A week ago I added Sparkolloid Powder to my blueberry wine must. This blend of crab-friendly clay and polysaccharides sunk the floating yeasts and blueberry bits by positively charging them. Now three inches of detritus and less than a gallon of clear blueberry goodness remain.
Time to rack the good from the ugly. The somewhat drinkable from the undrinkable…and purple…
Not bad. But another racking is on order.
The temperature breaks record this week. Granted it was only 95F, but in the North East that matters. Wine with loitering yeasts could restart fermentation or simply spoil.

The vast universe of tank air-space also worries me. Every day I spray Private Preserve to protect the wine from oxidizing. But I have no clue how long that blanket of inert gasses will hold.

Impatient, I set up to bottle.

Last time, I filled twenty six bottles. Six months on, I still have twenty. It is not every day you want to guzzle pink colored, banana-strawberry flavored welches with alcohol.

This time I scrounge about for half bottles. A gallon will fill ten 375ml bottles. Hopefully, I can also get rid of some wine as gifts. I mean, gift away my hand-harvested blueberry gold to a deserving few.

Once everything is sterile (including myself), I try racking the wine into bottles alone. I fail. So, I grab my spouse from dinner preparation.I will pump. She will take on the tube’s end, which, annoyingly, will not fill unless pressed at the right angle, under pressure, into the bottle. The siphon trigger cannot work unless against a flat surface, and most bottle punts (bottoms) curve.

So, with wife hating me, we begin.

The must remains hazy. This is annoying. I should have racked again. Maybe filtered. Most Americans view hazy wine as faulty. No one really wants to decant and let the sediment settle for a half hour or more. Conditioned by fast food, year-round strawberries, and driving to our mail box, we want immediate satisfaction. Allowing a wine to rest postpones enjoyment, unbearably for some.But I have to stay true to the fruit. In bottle, a bit of lees (skins) will continue to contribute to the evolution of the wine’s character. Filtering would remove that.

With three regular bottles (750ml) and three splits (375ml) brimming with blueberry, we taste what wine is left.The color is of mild intensity, ruby with a slight haziness. The nose has light intensity of tart cherry, apple, clay and some sulfur. On the palate it is dry, with medium to high acidity, light tannin, light body, short length. Flavors of green and red apple (malic acid), wild strawberry, kiwi and a touch of sulfur slide by the palate in one note.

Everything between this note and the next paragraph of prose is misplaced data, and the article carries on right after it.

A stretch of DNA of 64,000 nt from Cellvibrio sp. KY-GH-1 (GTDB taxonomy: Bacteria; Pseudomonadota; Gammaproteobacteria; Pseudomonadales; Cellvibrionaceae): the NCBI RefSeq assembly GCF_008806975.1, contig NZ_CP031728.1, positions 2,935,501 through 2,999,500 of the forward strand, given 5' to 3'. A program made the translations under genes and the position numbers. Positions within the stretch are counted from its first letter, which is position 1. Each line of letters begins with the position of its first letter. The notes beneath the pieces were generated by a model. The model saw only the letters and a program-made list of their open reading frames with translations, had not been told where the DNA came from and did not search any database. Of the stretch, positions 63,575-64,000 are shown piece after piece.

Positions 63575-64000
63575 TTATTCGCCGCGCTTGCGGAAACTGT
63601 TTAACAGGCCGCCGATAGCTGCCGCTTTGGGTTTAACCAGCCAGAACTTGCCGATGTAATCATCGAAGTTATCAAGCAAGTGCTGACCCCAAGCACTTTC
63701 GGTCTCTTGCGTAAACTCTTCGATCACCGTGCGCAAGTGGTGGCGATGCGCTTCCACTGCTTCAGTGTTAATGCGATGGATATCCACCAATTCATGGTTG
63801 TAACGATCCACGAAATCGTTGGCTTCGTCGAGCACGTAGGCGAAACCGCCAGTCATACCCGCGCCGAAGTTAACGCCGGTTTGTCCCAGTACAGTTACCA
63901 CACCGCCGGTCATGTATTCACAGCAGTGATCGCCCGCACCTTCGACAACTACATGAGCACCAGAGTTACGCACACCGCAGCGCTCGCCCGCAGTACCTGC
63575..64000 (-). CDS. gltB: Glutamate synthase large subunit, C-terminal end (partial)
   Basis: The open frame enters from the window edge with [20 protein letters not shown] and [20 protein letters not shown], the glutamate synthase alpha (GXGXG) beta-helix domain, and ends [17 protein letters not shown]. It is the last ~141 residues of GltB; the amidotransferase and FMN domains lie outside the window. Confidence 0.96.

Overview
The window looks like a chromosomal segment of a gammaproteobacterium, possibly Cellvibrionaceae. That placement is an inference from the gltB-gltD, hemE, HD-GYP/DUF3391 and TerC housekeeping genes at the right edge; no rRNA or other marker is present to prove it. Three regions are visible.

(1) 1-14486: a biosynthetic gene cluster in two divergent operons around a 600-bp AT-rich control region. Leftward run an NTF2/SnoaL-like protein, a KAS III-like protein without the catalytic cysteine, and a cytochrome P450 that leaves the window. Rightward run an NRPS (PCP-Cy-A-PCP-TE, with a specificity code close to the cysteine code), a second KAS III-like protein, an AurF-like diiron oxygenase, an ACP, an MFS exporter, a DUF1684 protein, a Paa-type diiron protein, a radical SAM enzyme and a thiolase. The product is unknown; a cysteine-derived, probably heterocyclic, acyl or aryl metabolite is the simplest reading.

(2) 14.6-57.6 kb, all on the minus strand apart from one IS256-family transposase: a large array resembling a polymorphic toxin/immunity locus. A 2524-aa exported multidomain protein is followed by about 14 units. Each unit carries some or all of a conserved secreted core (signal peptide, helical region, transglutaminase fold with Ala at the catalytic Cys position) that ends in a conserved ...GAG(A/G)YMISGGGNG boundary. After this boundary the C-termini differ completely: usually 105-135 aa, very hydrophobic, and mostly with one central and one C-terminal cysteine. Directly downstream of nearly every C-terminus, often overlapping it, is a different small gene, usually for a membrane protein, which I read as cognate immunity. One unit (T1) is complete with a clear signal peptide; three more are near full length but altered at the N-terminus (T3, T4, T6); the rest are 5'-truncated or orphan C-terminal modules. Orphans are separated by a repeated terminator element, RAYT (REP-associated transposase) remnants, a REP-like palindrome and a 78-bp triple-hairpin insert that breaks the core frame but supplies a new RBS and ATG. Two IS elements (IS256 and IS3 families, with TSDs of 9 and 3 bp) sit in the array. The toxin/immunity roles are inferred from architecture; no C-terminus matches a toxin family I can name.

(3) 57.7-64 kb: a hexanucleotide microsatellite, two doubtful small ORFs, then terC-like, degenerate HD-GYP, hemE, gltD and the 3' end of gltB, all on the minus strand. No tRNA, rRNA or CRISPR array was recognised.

Decent and drinkable. I should have extracted more color and flavor by not bagging the skins and instead punching them down during fermentation. More time on the lees after fermentation would have also added more complexity. I also should have avoided the temptation to chaptalize (adding sugar to up the alcohol). Stupid internet advice.

Most fruit wines lack acidity and have little shelf life. Thus the blueberry acidity will help the wine age. The hint of sulfur lingers from using too many campden tablets for so little must. My frantic fear of spoilage will help preserve the wine in the long run.

It seems odd that my wine does not taste like blueberries. However, most wines do not taste like grapes. They taste of the process: the added acidities, oak, yeast strains, microxygenation machines, and chemical tweaking. I realize that blueberry “flavored” wines and beers that I have had use blueberry concentrates, distillates, or worse, chemical blends like ethyl safranate, butyl-2-butenoate, and ethyl-3-hydroxybutyrate. Yum!

Regardless, my bottles need corks. Time to give them one last inert gas spray and cork them.

With the bottles corked, I rest them sideways to ensure the corks get properly moist. Otherwise, air could get in or wine could leak.

A week later I cap the bottles with remaining foils from my kit. No nibbling mice or bunnies will eat my corks…this time. Some sediment survived the racking, but we could all use a little more patience. Decanting or just pouring slowly would suffice.In the end, going from fruit to ferment to fining to finishing was plain scary. So much more could go wrong compared to kit wine. This was not a sterilized bag-o-juice, chemically balanced to perfection and paired with packets for each step.

With more involvement and knowledge about your source materials, the harder it becomes. Picking the berries by hand forced me to worry about every detail. I had to choose between different berries, yeast strains, cleansers and fining agents. I took it personally when fermentation would not start. I rinsed equipment religiously, until the rotten-egg reek of sulfur went away. I sulked around the house for days concerned about adding sugar, water or acids. Every choice seemed wrong.

Yet every thing worked out.


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This entry was posted in BLUEBERRY BOUND: CRAFTING MY SECOND WINE (AUGUST 2010) and tagged , , , , , , , , , , , , , , , , . Bookmark the permalink.



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